check in email subject line

Check in Email Subject Line: Writing Follow Up Email Subject Line Examples

Ever wondered why some emails get opened immediately while others languish in the inbox? It’s often all about the subject line, especially when it comes to follow-up emails. What is the best check in email subject line? Let’s dive into why crafting the perfect follow-up email subject line is more art than science.

Why Follow-Up Email Subject Lines Matter

1. Increases Open Rates

A compelling subject line can help skyrocket the open rates of your email campaigns. Think of your subject line like the cover of a book – it needs to be intriguing enough to entice the reader. A great subject line for a sales follow-up email, for instance, can make the difference between a lead moving forward or dropping off. It’s not just about being seen; it’s about being read.

2. Enhances Email Relevance

Personalizing your subject line shows that the email content is tailored to the recipient. This relevance is crucial in a world where inboxes are flooded daily. A personalized subject line for your next follow-up email can increase the likelihood that your email will be opened, as it resonates more with the recipient. It’s about making a connection, not just sending a message.

3. Prevents Misinterpretation

The subject line conveys the purpose of your email at a glance. A misleading subject line may get your email opened, but it can also lead to mistrust or confusion. Ensure your subject line accurately reflects the content of your email. This clarity helps in maintaining transparency and trust, especially important in networking follow-up emails or when nurturing a relationship with your email list.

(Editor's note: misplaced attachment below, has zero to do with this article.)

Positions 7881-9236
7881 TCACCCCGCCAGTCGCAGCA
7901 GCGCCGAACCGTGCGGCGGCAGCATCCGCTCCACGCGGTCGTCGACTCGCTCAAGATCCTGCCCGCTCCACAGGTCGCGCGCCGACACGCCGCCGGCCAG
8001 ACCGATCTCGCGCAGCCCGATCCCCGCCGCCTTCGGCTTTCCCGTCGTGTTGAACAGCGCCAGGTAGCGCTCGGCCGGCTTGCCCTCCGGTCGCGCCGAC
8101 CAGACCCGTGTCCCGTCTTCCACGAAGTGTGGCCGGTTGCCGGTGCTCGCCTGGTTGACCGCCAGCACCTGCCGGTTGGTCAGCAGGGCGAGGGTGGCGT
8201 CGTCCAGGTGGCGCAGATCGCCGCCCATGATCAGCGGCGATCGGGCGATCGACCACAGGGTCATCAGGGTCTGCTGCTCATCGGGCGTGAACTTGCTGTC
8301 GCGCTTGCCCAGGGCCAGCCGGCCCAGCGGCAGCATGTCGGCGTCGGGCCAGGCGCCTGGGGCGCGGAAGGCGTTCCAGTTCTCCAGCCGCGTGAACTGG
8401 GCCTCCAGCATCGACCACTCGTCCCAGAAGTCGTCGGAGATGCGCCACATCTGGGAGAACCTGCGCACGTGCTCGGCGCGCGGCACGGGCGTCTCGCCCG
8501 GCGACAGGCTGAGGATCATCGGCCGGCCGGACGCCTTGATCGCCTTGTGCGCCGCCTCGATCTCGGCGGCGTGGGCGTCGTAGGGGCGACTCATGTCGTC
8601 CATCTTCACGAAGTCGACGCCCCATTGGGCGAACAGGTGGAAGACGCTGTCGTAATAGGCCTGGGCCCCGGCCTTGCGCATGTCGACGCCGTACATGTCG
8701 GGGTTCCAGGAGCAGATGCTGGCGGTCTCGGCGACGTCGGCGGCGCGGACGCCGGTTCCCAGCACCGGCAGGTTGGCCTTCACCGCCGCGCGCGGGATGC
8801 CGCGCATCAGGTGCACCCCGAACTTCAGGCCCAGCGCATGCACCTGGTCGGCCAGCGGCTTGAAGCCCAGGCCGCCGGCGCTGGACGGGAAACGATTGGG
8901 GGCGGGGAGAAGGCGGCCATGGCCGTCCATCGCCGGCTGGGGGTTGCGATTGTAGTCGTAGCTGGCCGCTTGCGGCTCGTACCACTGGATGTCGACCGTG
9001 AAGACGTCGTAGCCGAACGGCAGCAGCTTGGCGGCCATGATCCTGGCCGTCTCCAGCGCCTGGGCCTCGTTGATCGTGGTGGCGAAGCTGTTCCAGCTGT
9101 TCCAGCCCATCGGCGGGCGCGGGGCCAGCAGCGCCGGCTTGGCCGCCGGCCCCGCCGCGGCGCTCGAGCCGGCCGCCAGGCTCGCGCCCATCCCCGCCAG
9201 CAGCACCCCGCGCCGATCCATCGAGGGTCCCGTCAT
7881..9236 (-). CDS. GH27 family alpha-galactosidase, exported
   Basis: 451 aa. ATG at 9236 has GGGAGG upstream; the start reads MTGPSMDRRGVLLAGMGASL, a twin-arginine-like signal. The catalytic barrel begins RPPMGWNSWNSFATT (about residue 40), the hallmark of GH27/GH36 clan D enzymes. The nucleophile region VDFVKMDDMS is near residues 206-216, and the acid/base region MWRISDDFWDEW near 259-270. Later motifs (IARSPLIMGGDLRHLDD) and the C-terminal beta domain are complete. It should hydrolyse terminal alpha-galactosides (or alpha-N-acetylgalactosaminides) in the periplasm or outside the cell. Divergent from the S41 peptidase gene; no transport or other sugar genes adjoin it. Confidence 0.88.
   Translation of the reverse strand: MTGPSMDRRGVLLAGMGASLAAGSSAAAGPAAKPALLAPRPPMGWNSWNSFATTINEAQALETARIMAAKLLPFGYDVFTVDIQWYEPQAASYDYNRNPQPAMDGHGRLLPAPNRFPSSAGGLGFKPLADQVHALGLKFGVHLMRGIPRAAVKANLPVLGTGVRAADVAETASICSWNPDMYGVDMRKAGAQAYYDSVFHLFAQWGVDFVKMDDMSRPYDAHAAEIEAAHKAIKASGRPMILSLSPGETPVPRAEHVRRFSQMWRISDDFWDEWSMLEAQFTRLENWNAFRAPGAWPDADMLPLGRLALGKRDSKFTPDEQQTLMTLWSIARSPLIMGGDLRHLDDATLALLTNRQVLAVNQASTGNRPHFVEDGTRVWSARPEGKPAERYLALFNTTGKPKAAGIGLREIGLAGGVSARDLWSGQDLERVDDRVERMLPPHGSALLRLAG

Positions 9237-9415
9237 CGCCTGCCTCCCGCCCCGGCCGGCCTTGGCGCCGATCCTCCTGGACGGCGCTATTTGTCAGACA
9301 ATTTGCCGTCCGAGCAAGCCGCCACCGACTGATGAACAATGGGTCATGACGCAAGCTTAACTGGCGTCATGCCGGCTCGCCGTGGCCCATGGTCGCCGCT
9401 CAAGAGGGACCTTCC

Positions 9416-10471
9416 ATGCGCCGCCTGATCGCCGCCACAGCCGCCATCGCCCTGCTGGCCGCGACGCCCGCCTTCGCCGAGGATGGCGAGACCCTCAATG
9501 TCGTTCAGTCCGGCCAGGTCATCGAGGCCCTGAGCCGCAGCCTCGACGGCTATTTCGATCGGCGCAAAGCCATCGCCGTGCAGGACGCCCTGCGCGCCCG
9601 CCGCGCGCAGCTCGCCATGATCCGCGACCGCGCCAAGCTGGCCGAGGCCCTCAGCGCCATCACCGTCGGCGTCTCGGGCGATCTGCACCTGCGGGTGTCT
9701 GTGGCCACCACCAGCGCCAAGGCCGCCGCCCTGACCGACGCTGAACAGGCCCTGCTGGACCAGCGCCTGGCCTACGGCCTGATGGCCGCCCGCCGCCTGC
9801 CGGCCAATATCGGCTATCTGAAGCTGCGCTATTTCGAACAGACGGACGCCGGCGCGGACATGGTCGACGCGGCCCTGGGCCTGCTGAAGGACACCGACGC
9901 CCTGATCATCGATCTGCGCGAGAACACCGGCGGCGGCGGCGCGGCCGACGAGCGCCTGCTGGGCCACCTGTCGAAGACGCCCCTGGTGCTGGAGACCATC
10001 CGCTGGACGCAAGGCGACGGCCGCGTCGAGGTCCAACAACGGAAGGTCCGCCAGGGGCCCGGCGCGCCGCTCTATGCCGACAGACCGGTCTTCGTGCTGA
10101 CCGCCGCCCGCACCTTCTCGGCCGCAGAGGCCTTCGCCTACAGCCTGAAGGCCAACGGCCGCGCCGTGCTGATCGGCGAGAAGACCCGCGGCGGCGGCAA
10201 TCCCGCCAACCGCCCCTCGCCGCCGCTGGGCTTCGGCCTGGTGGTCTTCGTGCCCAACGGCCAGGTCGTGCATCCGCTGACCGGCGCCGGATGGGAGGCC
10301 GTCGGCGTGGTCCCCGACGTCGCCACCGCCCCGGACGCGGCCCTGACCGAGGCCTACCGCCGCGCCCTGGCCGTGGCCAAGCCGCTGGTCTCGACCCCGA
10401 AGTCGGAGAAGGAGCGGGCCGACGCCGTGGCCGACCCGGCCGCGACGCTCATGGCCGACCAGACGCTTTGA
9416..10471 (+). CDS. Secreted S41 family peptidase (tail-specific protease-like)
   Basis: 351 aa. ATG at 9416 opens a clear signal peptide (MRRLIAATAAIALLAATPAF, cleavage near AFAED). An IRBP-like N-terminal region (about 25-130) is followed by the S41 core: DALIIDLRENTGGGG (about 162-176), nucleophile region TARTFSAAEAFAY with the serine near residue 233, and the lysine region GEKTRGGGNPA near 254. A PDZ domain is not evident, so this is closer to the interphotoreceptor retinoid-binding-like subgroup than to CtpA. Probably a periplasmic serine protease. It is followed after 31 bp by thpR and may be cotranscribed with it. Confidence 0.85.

4. Facilitates Better Organization

A specific subject line can help both you and the recipient keep track of email threads. For instance, if your subject line shows a clear reference to a previous email or a specific topic, it makes it easier to search and organize emails. This is especially helpful in long email threads or when you need to refer back to a particular conversation.

Write a Follow-up Email Template: How To

Crafting an effective follow-up email is an art that combines precision, timing, and the right words. Here are eight best practices to guide you in writing a follow-up email that gets results.

1. Craft a Compelling Subject Line